The Importance of knowing How to Use an AED


In our two previous posts we have discussed both the Importance of AEDs and Importance of how to access them.

Now we delve into the Importance of knowing how use an Automated External Defibrillator.


The first step is to determine whether a defibrillator is actually needed. An automated external defibrillator should only be used on someone suffering sudden cardiac arrest, presenting as unconscious and not breathing. It should never be used on a patient suffering a heart attack, who is still conscious and breathing. If a person is suffering from cardiac arrest, they’ll be unresponsive without a palpable pulse, and not breathing or gasping for air.


Before using the AED

If someone goes into cardiac arrest, it’s important to call emergency services immediately. If multiple bystanders are available, have someone else call 9-1-1 for example in the USA and retrieve the defibrillator while you perform cardiopulmonary resuscitation (CPR). Otherwise, if no one else is around, call 9-1-1 yourself and turn on the AED.

Before using the device, the user must ensure that the scene is free from any potential accident-causing material. For example, if the sudden cardiac arrest is caused by electrocution, make sure that there’s no live wire nearby.

During cardiac arrest, the heart does not pump blood to the other organs, so organ failure can occur in just minutes. That’s why it’s important to start emergency procedures immediately while someone else calls for help. Every minute is critical.

Here are the simple steps to follow:

  1. Confirm that the patient is experiencing cardiac arrest (no breathing, unconscious).
  2. Turn on the AED and follow the audio or visual instructions relayed by the machine.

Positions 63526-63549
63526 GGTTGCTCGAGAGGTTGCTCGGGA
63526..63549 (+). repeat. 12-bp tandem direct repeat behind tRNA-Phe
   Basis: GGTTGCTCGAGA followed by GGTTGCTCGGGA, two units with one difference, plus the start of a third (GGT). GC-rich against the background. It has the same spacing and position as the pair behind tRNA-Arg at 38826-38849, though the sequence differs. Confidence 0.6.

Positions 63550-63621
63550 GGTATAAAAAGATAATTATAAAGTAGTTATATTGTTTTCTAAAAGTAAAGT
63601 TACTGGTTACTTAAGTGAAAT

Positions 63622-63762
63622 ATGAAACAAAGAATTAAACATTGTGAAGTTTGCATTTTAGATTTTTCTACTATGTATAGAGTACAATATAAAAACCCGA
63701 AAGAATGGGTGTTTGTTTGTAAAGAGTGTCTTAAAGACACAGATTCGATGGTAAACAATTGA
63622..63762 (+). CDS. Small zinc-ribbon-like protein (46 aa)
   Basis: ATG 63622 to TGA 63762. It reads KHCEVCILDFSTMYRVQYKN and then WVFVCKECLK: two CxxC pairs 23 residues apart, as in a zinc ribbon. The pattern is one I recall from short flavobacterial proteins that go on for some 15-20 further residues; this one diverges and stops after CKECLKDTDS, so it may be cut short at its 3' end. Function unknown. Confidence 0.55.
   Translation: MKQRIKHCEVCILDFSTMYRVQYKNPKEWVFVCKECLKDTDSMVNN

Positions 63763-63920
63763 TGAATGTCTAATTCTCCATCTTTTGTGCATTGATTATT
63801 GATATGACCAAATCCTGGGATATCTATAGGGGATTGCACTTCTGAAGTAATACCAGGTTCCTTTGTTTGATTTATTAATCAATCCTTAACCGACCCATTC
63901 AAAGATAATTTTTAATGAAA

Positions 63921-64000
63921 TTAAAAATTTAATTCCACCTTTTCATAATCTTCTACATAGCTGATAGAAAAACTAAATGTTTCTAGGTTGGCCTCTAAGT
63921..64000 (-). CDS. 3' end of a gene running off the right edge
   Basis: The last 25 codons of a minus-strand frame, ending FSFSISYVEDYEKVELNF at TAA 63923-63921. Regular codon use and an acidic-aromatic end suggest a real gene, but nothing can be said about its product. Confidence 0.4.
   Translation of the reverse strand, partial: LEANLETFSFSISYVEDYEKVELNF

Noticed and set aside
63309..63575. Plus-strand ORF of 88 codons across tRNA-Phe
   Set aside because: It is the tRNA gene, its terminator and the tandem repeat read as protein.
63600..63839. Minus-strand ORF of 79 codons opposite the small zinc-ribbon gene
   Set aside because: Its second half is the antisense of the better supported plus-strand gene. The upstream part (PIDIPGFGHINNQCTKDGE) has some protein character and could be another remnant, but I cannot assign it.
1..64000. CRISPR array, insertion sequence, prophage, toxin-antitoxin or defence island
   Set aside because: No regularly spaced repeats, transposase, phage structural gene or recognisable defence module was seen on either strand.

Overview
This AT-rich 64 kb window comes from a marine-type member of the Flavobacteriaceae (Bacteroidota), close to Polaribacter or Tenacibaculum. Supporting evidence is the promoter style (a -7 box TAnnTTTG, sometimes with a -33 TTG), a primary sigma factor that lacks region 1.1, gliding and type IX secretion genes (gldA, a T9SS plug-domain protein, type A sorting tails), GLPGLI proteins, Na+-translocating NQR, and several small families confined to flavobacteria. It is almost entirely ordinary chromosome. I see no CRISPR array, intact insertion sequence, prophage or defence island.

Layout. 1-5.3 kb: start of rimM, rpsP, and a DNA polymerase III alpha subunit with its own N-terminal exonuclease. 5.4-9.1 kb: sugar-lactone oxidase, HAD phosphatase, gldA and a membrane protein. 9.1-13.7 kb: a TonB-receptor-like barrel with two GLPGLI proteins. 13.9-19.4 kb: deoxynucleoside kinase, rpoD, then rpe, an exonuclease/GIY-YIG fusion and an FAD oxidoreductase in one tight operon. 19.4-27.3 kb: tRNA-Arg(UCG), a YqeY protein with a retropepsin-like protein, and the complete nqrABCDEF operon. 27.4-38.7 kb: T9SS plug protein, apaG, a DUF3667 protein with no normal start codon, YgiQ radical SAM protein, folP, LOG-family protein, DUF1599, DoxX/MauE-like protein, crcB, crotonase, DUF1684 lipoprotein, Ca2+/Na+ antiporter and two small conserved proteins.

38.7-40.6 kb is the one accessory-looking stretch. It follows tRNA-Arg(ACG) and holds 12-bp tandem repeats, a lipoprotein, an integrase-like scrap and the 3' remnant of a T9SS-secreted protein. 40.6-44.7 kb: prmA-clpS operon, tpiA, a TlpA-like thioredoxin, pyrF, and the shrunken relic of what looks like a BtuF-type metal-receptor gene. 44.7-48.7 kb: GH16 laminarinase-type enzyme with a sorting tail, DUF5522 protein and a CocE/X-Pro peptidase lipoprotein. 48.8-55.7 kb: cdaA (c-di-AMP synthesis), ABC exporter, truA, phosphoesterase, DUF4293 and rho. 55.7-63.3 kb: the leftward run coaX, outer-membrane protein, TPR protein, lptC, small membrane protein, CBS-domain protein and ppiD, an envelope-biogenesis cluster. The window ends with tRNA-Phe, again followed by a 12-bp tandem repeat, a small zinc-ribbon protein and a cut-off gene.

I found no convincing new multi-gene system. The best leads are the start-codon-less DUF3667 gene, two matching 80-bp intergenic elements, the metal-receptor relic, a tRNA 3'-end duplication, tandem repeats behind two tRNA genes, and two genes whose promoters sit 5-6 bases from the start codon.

3. Ensure the victims chest if exposed. Wipe it dry to ensure that the device sticks well to the victim’s skin.
  4. Attach the AED pads to the defibrillator and plug in the connector.
  5. All should stand clear of the patient at this point.
  6. Push the button to activate the heart rhythm analysis.
  7. If the AED device notifies you to send the electric shock, push the button to initiate the action.
  8. After delivering the shock or if shock is not recommended, administer CPR. And continue to follow the prompts from the machine.
  9. After two minutes of CPR, the AED may again prompt you to stop CPR to analyse, potentially resulting in having to administer additional shocks. Continue to follow the AED prompts, with two minutes of CPR between each analysis, until emergency services arrive.




Remember, an AED can save lives. That being said, learning the basic knowledge of how to administer CPR and other first aid techniques would always be an advantage in saving someone else’s life, until a professional medic arrives.





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